Gym owners also would benefit from running a blog, which provides a wealth of information to members and positions your brand as one that is knowledgeable, trustworthy, and helpful. A blog may also improve your search engine ranking and so provide more traffic (and more potential members) to your website.


Make yourself visible to searchers

Did you know that Google receives a whopping 1.5 million queries a month for the phrase “gyms near me?” Not only does this number indicate the sheer volume of potential fitness fanatics trawling the web, but it also shows the brand habits of the searchers. People are looking for local, rather than a preferred brand.

Gyms can capitalise on this by investing some time in a Google My Business page. This gets your gym featured on a “local snippet” (a pane which highlights the Google My Business pages which match the search.) More eyes on your business, more potential members who now know you exist.


Streamline your payment process

When you’ve put all the effort into signing someone up to a gym membership, the last thing you want is to lose them over an outdated and difficult payment system.

Online recurring billing is the best payment process for both you and your members. It gives your members an easy way to pay their membership every month whilst ensuring that you are consistently paid on time with little hassle.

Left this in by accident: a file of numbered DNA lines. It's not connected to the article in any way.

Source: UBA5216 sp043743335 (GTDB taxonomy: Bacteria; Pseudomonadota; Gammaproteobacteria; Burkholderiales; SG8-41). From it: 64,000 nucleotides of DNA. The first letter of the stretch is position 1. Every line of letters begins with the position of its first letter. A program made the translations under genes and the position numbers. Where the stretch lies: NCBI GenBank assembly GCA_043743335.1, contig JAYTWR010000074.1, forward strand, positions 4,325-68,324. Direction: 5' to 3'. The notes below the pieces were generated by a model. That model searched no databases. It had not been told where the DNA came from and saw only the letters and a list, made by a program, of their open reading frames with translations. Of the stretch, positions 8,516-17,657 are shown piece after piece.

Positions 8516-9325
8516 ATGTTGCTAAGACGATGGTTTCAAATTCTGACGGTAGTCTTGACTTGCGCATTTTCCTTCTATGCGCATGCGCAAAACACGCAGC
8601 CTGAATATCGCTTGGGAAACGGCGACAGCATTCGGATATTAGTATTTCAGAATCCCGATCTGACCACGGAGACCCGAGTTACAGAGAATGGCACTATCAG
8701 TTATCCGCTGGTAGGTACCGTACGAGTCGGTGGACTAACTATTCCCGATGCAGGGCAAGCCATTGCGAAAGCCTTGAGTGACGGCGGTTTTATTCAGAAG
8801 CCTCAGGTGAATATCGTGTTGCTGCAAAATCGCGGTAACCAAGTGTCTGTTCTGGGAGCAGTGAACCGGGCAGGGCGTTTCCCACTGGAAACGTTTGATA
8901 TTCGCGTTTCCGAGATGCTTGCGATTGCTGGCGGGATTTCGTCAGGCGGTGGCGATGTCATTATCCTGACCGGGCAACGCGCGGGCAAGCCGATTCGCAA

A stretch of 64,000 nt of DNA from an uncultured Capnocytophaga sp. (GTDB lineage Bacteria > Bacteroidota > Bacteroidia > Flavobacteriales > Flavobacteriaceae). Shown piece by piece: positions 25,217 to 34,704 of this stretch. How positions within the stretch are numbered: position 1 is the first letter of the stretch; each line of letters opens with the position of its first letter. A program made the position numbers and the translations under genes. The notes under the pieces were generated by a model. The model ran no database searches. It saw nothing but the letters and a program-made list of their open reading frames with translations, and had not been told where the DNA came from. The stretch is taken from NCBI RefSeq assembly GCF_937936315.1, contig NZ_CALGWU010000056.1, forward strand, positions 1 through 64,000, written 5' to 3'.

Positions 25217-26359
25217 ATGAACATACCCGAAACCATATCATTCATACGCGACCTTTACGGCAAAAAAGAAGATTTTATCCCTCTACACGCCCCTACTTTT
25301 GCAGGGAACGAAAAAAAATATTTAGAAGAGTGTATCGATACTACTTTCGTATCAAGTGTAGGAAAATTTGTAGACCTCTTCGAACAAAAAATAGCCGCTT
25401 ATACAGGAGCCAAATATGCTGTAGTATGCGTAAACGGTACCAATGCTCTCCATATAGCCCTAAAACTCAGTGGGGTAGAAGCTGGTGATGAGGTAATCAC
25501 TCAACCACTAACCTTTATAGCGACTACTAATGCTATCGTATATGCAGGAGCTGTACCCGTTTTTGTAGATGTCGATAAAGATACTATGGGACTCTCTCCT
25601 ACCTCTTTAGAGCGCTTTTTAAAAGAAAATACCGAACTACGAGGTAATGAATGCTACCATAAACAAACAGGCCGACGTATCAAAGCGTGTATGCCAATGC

82% of gym membership payments are made with Direct Debit. Direct Debits are quick to set up and require little maintenance, allowing members to pay automatically and reducing bounce payments.

You can also integrate FastDD into your website which allows for online membership registration. This creates a 24-hour sales opportunity, making signing up far more convenient for members and cutting down on incomplete applications. When people don’t have to come into the gym to sign up, they are far more likely to buy a membership.


Kick start your referral programme

Referral marketing is one of the simplest, lowest cost, and most effective ways for a gym to find new members whilst keeping current members happy.

Your members probably have a friend or family member who would love your gym. Simple word of mouth about how great your gym is from your current members will do great things for your marketing, but adding an incentive will push this even further. You could offer a free month of membership for a referral, for example.

It’s also true that members are more likely to stay at your gym if more people they know attend the same gym.


Cutting through the competition is the biggest challenge faced by gyms when it comes to membership acquisition and retention, but hopefully, these simple tips will help you connect with your members – existing and new.


What’s the difference between cash flow and profit?